Requirement: A free hand
Duration: See below
The practitioner may paralyse a target with a successful unarmed strike. The target gets a normal Saving Throw, failing which they are paralysed for 1d4 rounds+1 for every three levels of the practitioner.
Requirement: a free hand
Save: See below
The practitioner can leverage an opponents weight and momentum to throw them great distances. A normal to-hit roll is necessary. If successful the opponent will be thrown in whatever direction the practitioner desires. If the opponent is stationary they will be thrown 1' per level of the practitioner. If moving this will be 2'/level. If charging 6'/level. Thrown opponents must make a Saving Throw vs. Paralysis or land prone and must spend the following round regaining their footing.
Preparation: 1 round
Duration: See below
The practitioner, through meditation and intense concentration is able to levitate up to 1' per level. On successive rounds they can further levitate in any direction 1'/level. If any other actions are taken or if the practitioner suffers any damage their concentration will be broken and they will immediately fall to the ground.
THE SIDEWAYS STEP
Duration: 1 round
The practitioner may step into the æthereal or astral plane for a single round. During this round they may move, attack other astral or æthereal beings and observe. The following round they are assumed to have returned to the material plane.
Requirement: a free hand
Duration: 1d6 rounds
The practioner is able to release a vibration on the victim with an open-hand strike that causes intense agony if the victim fails a Saving Throw vs. Paralysis. The victim must be unarmoured for this technique. If successful, the victim will suffer a -4 to-hit and damage penalty for 1d6 rounds.
Requirement: a weapon
With this technique the practitioner is capable of breaking an opponents weapon. On a successful to-hit roll, the opponent's weapon must make a Saving Throw vs. Crushing Blow or be broken.
Requirement: a free hand
Save: See below
The practitioner is able to snatch missiles from the air before they strike. Only missiles targeting the practitioner can be snatched in this manner. For each missile snatched the practitioner must forfeit one attack for that round.
TOUCH OF DEATH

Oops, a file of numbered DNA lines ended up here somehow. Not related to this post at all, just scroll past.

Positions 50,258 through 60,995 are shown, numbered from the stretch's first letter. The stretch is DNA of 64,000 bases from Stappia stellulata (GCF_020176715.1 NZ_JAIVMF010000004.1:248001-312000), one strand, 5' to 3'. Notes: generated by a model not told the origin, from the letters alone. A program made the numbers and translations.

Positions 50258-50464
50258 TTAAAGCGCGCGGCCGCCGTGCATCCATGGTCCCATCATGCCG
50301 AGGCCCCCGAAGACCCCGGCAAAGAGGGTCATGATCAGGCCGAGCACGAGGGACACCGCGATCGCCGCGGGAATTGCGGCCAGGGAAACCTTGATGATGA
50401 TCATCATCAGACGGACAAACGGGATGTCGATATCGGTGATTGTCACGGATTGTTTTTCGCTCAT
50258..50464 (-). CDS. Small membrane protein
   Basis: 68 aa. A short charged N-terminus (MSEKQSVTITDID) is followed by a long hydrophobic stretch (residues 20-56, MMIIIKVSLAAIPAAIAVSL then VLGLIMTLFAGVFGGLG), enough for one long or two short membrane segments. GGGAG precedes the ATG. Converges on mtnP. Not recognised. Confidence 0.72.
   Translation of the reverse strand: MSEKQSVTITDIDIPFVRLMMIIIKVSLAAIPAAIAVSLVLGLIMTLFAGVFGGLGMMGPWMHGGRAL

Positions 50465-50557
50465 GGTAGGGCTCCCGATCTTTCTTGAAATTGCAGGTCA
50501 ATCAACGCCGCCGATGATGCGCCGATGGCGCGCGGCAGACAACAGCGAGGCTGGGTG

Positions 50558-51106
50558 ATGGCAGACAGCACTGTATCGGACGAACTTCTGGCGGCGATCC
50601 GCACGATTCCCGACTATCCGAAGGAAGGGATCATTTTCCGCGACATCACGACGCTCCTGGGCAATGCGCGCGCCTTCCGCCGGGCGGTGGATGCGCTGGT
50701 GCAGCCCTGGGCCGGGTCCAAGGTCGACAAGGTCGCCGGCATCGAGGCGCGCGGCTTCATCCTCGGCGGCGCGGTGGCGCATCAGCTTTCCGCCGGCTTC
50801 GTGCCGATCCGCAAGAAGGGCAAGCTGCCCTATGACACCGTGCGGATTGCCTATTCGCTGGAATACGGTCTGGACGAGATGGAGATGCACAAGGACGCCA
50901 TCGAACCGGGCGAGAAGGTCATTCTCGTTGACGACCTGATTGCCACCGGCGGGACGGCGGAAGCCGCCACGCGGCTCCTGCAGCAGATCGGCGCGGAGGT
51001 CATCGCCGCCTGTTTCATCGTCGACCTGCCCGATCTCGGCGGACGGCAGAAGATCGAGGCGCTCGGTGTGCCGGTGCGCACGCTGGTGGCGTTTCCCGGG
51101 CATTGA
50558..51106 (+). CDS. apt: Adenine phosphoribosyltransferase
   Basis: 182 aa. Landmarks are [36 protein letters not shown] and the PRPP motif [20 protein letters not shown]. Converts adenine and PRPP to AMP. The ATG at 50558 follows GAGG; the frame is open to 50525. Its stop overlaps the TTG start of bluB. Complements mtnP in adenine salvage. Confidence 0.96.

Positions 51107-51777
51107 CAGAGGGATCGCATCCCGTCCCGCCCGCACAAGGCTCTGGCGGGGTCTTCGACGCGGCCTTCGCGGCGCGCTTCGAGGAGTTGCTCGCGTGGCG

Requirement: a free hand
The striking attempt is made at -4 to hit, but on a successful attack roll the practitioner is assumed to have touched a point that may kill any humanoid being. The target must make an immediate Save vs. Death or die.
The practitioner of this art has learned the sublime art of Translocation. They may teleport up to 20' per round either before or after attacking, but may not make multiple attacks.
Requirement: a free hand
Duration: See below
The strike attempt is made at -4 to hit but if successful the target must make a Saving Throw vs. Death at -5. A victim failing a Save will die after a length of time in turns chosen by the practitioner. A victim who passes their Save will not be subject to further Lingering Death attacks from that practitioner until the practitioner gains a level.
|Horse vs. Foot||+1 to-hit|
|Foot vs. Horse||-1 to-hit|
|Light Horse Charging||+2 to-hit|
|Medium Horse Charging||+3 to-hit|
|Heavy Horse Charging||+4 to-hit|
The rider must be of an appropriate size to benefit from the size of the mount (possibly dictated by strength or race).
It is actually perfectly possibly to couch a spear and use it as a lance; the specialised long lances were improvements on the theme. Ordinary spears used as part of a charge on horseback deliver variable damage by mount:
|Light Horse & Spear||1d6/1d8|
|Medium Horse & Spear||1d6+1/1d8+1|
|Heavy Horse & Spear||1d6+2/1d8+2|
Damage is, of course, doubled if the attacker is riding a charging mount. The spear could be of any length, even up to 12' if used without a shield as the Byzantine kontos was used, but 6-9' would probably be most appropriate.
At the GM's option, this damage bonus could reasonably be applied to any weapon used from a mount during a charge, which would give a reason for double damage with a spear. The specialised horse lance would then be an improvement in terms of length and have slightly better damage:
|Medium Horse Lance||2d4/2d6||12' *|
|Heavy Horse Lance||2d4+1/3d6||15' **|
|* Only usable from a Medium War Horse, normal damage bonus for charging is not applied
** Only usable from a Heavy War Horse, normal damage bonus for charging is not applied
WEAPON SPECIALISATION (Revised)
This optional rule replaces the ones in OSRIC
Weapon specialisation is permitted:
1) To single-class Barbarians, Cavaliers, Fighters, Rangers and Paladins, and NPC Amazons, Anti-Paladins, Berserkers and Inquisitors, starting at level 1;
2) To multi-class Barbarians, Cavaliers, Fighters, Rangers and Paladins starting when they gain an additional weapon proficiency at level 4; and
3) To Thieves and Assassins starting when they gain an additional weapon proficiency at level 5.
Using an additional proficiency, it is possible to double-specialise in any melee weapon except the polearm, the two-handed axe and the two-handed sword. This is permitted:
1) To single-class Barbarians, Cavaliers, Fighters, Rangers and Paladins, and NPC Amazons, Anti-
2) To multi-class Barbarians, Cavaliers, Fighters, Rangers and Paladins, and NPC Amazons, Anti-Paladins, Berserkers and Inquisitors, starting when they gain an additional weapon proficiency at level 7; and